For You Were

“You shall not wrong a stranger or oppress him, for you were strangers in the land of Egypt.”

Exodus 22:21


This verse got me to thinking. Actually, the whole 22nd chapter of Exodus had me repeatedly saying, “Huh….” But this verse seems to have an applicable principle that I wanted to draw out.

God here tells Israel not to oppress or wrong a group because they were that group at one time. If that principle can be applied to the Christian—that we were something and are something else and should therefore not oppress or wrong those who are what we were—then there should be something somewhat parallel to this thought in the gospels or epistles. As it turns out, there are places in the epistles where Christians are told that we were something. 1 Corinthians 6 includes a list of habitual transgressions that will keep a person from being able to come to God to be saved and therefore prevent them from entering Heaven. The list concludes with the statement that “such were some of you” (emphasis added). 2 Corinthians 5 tells us that anyone who is in Christ is a new creation; that old things are gone; that everything is new. Peter, in one of his letters, says that there was time enough for living in our sins before we came to salvation, implying that salvation changes us. Couple these assertions that we are no longer what we were with Jesus’ commands that we love our neighbor and that we pray for those who hurt us, bless those who curse us, and generally turn the other cheek and we have something very similar to what God commands the Israelites in Exodus.

Where am I going with this? I think that, as a Christian, it is easy to forget that we are only different from other people insofar as we have accepted God’s offer of salvation through Jesus Christ. That’s it. If those folks who are not Christians decided to place their faith in Jesus at lunch, then they would be precisely the same as us: a sinner saved by grace. If we’ve been treating them like some kind of pariah the whole time they weren’t a believer, then they’re not likely to want anything to do with us if they do accept Christ. Unless they’re the type of person who gets a kick out of the whole “exclusive club” vibe, in which case they might love it.

Paul asks a valid series of questions in Romans, but one of them stands out this morning in the context of this thought process: How will they believe in Him whom they have not heard? (Romans 10:14b) If I’m busy alienating people who don’t believe, then why would they listen to me? If, on the other hand, I treat them as a a person who has been cured of a terrible disease treats another person who has the same disease—telling them how I was healed; what it entails; Who the doctor was that cured me; the cost of the procedures; and so forth—then there is the distinct possibility of them listening to what I have to say. They may not believe it, but they are far more likely to give me a chance to have my say.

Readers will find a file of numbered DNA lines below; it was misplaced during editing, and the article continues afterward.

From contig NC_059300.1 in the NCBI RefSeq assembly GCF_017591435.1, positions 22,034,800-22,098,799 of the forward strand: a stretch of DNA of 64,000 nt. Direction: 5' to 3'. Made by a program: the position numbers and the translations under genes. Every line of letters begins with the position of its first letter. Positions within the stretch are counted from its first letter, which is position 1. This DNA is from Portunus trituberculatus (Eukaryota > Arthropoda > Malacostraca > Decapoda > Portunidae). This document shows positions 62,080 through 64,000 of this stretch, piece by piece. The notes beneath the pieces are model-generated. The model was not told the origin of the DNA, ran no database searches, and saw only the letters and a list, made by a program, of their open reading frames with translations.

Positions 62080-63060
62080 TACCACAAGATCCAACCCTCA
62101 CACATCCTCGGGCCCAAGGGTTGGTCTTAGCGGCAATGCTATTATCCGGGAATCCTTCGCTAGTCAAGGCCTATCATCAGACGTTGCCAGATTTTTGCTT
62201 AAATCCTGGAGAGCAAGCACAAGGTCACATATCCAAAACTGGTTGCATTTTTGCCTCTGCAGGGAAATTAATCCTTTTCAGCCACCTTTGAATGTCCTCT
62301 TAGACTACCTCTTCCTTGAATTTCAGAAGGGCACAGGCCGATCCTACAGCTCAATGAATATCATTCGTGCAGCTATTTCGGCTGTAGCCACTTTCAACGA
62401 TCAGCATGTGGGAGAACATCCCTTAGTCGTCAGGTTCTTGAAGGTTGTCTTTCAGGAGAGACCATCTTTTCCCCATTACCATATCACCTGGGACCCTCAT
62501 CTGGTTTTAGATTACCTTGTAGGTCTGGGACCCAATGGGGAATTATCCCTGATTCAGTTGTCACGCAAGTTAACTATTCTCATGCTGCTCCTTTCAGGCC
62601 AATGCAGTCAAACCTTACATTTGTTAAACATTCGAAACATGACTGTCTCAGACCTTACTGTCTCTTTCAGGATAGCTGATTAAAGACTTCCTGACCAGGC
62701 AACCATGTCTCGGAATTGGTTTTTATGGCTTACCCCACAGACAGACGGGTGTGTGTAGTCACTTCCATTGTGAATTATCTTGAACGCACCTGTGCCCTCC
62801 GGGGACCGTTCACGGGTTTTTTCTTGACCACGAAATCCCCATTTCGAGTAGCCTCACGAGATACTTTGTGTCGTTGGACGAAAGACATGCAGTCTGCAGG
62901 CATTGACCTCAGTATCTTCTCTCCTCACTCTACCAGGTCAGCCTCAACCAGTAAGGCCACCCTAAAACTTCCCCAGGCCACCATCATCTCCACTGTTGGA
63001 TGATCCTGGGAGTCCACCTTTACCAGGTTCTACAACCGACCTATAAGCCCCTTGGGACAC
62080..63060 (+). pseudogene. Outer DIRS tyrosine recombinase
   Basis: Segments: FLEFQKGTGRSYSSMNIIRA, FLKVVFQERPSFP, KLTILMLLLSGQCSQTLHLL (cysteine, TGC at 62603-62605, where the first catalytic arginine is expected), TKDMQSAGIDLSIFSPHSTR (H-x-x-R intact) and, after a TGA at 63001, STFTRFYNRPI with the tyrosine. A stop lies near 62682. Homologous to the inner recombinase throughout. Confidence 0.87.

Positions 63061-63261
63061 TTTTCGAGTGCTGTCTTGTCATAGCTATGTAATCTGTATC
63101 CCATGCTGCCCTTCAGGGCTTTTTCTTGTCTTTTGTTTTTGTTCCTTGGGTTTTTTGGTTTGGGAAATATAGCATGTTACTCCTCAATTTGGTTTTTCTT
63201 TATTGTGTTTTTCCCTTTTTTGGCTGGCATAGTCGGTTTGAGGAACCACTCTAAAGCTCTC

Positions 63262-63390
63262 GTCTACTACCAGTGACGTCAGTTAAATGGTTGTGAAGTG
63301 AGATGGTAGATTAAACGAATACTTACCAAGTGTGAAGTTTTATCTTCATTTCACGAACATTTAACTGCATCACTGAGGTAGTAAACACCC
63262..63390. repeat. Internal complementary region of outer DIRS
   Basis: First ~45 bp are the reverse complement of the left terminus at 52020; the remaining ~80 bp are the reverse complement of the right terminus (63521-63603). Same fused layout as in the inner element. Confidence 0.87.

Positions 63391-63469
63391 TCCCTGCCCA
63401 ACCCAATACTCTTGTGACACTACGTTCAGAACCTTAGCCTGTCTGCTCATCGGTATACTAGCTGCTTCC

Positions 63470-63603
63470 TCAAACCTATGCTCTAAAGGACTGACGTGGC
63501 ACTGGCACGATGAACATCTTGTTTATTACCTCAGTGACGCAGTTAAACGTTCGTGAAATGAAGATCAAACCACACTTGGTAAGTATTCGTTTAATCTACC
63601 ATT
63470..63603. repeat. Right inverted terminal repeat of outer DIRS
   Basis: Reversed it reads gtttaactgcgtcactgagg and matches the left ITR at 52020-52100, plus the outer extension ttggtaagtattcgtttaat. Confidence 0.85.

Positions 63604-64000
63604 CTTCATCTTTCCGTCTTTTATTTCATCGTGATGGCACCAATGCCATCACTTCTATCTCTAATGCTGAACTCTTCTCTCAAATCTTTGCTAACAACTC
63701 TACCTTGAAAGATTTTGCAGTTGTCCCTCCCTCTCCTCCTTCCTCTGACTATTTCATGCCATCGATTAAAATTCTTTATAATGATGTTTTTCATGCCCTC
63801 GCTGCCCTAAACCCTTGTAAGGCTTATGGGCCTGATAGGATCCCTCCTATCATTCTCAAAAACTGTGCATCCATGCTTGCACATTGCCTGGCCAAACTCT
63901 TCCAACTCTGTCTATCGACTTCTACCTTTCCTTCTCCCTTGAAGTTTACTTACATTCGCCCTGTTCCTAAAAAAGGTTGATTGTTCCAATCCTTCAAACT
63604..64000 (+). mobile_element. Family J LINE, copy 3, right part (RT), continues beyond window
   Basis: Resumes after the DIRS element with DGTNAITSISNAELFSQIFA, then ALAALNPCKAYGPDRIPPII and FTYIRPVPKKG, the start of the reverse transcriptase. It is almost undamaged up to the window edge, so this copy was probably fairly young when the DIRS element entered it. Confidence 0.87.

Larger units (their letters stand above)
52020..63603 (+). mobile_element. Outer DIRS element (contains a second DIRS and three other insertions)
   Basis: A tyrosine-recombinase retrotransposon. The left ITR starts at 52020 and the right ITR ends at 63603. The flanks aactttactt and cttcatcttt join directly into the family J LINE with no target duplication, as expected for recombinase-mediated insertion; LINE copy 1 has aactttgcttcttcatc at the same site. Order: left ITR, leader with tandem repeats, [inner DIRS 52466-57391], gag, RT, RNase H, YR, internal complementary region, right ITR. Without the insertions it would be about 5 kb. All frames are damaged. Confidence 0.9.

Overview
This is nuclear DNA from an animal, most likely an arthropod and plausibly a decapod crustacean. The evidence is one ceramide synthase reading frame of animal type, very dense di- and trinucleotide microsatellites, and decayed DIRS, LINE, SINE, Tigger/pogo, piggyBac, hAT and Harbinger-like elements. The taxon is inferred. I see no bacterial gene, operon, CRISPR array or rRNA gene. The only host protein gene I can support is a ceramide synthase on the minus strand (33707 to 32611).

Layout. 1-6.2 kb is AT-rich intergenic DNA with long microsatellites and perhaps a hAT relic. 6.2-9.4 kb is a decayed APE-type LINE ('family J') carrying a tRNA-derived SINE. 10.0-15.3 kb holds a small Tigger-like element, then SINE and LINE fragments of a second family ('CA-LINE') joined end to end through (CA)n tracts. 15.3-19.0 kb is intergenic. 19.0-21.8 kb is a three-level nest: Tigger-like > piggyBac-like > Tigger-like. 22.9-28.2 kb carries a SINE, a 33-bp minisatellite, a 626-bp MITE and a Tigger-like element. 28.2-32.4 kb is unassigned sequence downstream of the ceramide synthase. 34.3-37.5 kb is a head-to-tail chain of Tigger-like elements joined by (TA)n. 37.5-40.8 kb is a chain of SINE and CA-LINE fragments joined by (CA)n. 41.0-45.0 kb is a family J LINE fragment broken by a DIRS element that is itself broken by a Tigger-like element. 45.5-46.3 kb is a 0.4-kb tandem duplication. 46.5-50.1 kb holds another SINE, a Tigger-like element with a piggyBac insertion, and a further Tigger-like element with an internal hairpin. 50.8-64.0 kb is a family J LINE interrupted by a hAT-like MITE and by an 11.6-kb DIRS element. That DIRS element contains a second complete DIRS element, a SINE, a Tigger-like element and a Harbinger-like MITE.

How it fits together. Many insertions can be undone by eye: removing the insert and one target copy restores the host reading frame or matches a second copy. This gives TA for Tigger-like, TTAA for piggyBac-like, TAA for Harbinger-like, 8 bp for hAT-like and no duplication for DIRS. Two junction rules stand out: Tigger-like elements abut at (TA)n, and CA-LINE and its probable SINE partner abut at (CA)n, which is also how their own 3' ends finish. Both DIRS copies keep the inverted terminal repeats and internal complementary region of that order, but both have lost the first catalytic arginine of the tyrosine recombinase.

The sad truth is this: American Christians (I include myself here) are too often behaving like an exclusive social club instead of like a group of cancer survivors who are currently in remission. That problem with perception has made us cold and allowed us to wrong the non-believer in our lives. God saves us from sin and Hell and we turn around and behave as if we had never had to be saved from anything. This behavior flies in the face of what God wants and it needs to stop.

This morning, I am resolving to do two things. One, I resolve to remind myself of the fact that my sin is in remission and I can, without warning, find myself just as caught up in the things God commands me not to do as the non-believer. I can still ask forgiveness; still repent and come back to this place of remission, but sin is crouching at the door and its desire is for me, and I must be master over it. Two, I resolve to keep the awareness of resolution one present in my mind. When I am tempted to look at the sins of another person and wonder, “How could they do that?”, I need only be reminded that they might ask the same question about the things that I’ve done wrong.

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